Too much stuff causes stress. Here are 4 simple mantras to help you declutter for good.

These short sayings can clear the mental clutter that keeps us from getting rid of things.

man and woman in an attic full of stuff
MoMo Productions/Canva

We often hold onto things for sentimental reasons.

It's no secret that Americans on average have too much stuff. Yay, capitalism!

Seriously, though, most of us bring new things into our homes pretty regularly, and if we aren't purging regularly, they start to accumulate. We fill drawers, closets, bins, basements and garages with it, and then at some point realize we're swimming in stuff and need to declutter.

The problem is, as much as we may want to pare down and simplify, a lot of us are really bad at getting rid of things. Decluttering involves decision-making, and decision-making can be exhausting. There are also psychological and emotional reasons we hold onto things, and those mental hurdles are often what we need the most help overcoming.

So along with practical decluttering tips like having a garbage bag and a giveaway box with you as you go through different areas of your home, try using these four mantras to help clear the mental clutter that makes physical decluttering difficult.

1. "Stuff = stress"

There's plenty of research that shows clutter causes stress and anxiety, and it's pretty hard not to have clutter when you have too much stuff. Keeping the why of decluttering front and center can help keep you motivated as you start to purge.

Every item in your home costs you time and energy every time you encounter it. Moving the thing from one place to another, deciding where to put it, cleaning or dusting it, or even just having it take up space in your life costs you something mentally. Lots of small things add up to a large mental load, so ask yourself—Is this item worth what it's costing me?

Stuff = stress.Less stuff = less stress. Keep that simple, freeing truth top of mind as you declutter.

2. "Maybe means no"

We've all been there with something in our hand trying to decide whether to keep it.

This notebook might come in handy sometime…

Maybe I'll want to wear this dress one day…

But I might need that gadget in the future…

Nope, nope, nope. As soon as the words "might" or "maybe" come into your decision-making process, it's a sign to ditch the thing. "Maybe" or "might" means you don't need it right now, you aren't using it right now, and you don't know if you ever will.

If you keep things on the off chance that you might need them someday, you'll never get rid of anything. The reality is there are very few things that you won't be able to get in the future if you really need it. Your home is not a general store. And you are living in your home right now, not in the future.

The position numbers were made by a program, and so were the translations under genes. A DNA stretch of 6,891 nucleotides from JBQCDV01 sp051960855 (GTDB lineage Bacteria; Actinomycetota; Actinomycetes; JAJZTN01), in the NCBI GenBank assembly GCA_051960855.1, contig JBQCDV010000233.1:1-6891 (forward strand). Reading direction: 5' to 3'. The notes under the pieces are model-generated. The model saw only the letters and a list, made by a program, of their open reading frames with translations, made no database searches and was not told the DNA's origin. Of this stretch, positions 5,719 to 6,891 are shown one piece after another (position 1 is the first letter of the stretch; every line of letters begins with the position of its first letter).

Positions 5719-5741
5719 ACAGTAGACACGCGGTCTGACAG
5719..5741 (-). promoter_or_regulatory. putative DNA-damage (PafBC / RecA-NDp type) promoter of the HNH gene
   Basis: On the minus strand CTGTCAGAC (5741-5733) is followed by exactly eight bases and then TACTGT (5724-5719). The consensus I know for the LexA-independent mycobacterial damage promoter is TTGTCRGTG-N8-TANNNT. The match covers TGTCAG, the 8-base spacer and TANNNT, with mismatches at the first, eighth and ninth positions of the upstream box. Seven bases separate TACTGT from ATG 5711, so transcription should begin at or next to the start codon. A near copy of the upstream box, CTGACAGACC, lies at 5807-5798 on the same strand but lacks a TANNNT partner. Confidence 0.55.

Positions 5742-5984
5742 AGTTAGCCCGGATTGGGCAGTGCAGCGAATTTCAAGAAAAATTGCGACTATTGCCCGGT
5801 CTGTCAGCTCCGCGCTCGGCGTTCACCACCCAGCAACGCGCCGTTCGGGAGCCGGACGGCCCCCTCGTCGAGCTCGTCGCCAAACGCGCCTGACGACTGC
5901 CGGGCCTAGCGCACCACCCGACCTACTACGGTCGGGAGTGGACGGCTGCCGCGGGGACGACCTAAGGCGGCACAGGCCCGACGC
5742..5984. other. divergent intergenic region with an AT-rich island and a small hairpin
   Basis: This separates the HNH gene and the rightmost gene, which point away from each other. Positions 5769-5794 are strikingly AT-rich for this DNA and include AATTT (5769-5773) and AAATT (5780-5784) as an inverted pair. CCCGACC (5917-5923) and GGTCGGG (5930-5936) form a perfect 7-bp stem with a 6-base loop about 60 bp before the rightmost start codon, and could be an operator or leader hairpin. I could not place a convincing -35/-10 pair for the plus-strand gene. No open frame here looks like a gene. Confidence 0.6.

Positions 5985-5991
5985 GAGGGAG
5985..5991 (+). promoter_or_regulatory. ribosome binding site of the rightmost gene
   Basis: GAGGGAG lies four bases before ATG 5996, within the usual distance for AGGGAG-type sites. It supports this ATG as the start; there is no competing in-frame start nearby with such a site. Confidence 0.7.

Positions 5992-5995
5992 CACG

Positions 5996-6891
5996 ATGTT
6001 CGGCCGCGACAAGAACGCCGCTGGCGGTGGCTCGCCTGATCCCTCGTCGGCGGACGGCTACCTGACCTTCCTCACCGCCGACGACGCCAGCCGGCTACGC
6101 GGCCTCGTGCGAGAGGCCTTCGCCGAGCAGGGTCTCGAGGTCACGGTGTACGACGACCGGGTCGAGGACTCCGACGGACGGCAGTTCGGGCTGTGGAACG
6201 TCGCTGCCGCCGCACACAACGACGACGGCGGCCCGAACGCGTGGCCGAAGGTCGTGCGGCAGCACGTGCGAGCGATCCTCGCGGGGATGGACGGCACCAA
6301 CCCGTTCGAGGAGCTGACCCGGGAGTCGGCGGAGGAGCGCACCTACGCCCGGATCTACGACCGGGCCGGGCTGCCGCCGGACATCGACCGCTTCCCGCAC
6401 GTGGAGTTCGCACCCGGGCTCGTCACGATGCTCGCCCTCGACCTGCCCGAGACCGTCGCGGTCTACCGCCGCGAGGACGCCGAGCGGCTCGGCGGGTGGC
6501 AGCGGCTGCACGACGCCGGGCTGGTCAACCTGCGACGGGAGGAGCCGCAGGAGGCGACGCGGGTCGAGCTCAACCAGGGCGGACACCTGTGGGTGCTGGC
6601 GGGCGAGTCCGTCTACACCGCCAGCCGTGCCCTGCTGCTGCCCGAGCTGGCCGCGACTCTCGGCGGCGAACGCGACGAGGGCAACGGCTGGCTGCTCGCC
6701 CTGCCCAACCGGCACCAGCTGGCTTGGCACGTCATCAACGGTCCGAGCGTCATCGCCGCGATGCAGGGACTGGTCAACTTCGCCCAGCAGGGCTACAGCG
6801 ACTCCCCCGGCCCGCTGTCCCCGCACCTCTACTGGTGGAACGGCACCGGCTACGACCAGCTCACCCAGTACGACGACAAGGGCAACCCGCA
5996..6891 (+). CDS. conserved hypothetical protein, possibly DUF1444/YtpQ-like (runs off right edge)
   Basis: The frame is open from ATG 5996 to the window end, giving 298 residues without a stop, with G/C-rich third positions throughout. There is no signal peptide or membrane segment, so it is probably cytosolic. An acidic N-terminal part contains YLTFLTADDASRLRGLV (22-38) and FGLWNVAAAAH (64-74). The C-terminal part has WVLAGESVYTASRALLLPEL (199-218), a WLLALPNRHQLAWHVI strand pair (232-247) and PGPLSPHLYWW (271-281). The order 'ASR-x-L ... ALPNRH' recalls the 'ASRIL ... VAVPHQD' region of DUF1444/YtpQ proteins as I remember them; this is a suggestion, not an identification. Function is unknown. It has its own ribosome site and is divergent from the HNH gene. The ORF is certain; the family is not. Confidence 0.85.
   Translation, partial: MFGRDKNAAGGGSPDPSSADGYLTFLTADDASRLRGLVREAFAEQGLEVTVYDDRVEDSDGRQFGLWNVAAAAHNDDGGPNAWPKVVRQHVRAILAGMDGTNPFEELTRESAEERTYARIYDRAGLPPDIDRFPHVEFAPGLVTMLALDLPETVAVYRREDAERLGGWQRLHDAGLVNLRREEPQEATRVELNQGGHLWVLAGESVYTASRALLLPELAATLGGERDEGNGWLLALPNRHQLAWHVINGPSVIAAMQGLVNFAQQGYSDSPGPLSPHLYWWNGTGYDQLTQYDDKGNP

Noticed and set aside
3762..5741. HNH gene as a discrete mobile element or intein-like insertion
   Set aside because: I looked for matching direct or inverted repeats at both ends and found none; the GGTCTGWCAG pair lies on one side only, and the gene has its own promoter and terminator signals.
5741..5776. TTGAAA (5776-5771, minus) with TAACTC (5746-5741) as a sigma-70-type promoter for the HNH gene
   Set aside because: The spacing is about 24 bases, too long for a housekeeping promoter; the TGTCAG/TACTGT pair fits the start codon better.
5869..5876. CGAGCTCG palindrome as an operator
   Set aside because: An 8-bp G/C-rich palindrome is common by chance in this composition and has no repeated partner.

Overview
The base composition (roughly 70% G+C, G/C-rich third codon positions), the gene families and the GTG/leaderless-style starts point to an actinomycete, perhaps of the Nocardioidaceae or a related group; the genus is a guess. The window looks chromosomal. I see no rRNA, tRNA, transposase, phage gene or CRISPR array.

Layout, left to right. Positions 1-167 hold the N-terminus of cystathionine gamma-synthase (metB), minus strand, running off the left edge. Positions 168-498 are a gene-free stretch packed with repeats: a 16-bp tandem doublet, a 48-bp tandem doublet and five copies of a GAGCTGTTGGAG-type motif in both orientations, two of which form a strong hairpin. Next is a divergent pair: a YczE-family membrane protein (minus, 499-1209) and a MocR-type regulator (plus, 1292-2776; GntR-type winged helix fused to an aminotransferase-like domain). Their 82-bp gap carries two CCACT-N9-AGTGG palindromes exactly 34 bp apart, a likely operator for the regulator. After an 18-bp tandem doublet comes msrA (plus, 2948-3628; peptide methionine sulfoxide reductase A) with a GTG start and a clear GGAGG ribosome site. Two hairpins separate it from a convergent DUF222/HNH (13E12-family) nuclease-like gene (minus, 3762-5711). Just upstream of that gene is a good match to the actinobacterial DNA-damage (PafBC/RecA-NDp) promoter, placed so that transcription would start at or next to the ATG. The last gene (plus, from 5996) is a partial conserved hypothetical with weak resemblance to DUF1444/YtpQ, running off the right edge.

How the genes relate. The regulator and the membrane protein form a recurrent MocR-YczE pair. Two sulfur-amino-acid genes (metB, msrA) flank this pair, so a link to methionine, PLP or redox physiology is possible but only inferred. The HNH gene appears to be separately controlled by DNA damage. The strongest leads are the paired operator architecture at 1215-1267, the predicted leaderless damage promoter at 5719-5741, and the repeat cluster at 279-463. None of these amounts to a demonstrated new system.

When it comes to decluttering, maybe means no. Every time.

3. "Things aren't memories"

This is a tough one for a lot of people to swallow, but some of us hold onto way too many things for sentimental reasons because we tie them to memories. Souvenirs, playbills, concert tickets, wedding gifts, grandma's knick-knacks—so many things that make us go "Aww, remember when…" when we look at them, but here's the thing:

Things are things. Memories are memories. Things aren't memories. You can 100% still have the memories without keeping the things.

Things might trigger memories, but you can easily accomplish that by taking a photo of the thing that triggers the memory and getting rid of the thing itself. Make a "mementos" photo album for all those "but that reminds me of that happy thing" memory triggers and pass on the things themselves.

Of course, there may be some genuinely meaningful and valuable personal treasures that you truly love and want to hold onto. But most memory-associated items aren't that. They're just things. Keep the memories. Let the things go.

4. "Keep it flowing"

This is the main mantra to hold onto as you move forward. Once you've decluttered to a point where you feel light and free and good about what you have, it's time to think about how to maintain that sense of freedom. And the key to that maintenance is, "Keep it flowing."

Rather than seeing your home as a receptacle to inevitably get filled up, see it as a channel that things naturally flow in and out of. Look at it as a flowing river, not a stagnant pond. New things will always be coming into our lives, therefore old things need to go out.

The reason we end up with so much stuff is that we fail to recognize this flow. Some of us come from a deprivation mindset, so we are afraid to let things go even when new things come in. Some of us are influenced by the "more is more" mindset of consumer society, so we keep adding without subtracting to keep a balance.

In our modern world, things come and go. Keep that flow going on purpose whenever you bring something into the house, and you won't have to do another big declutter project again.


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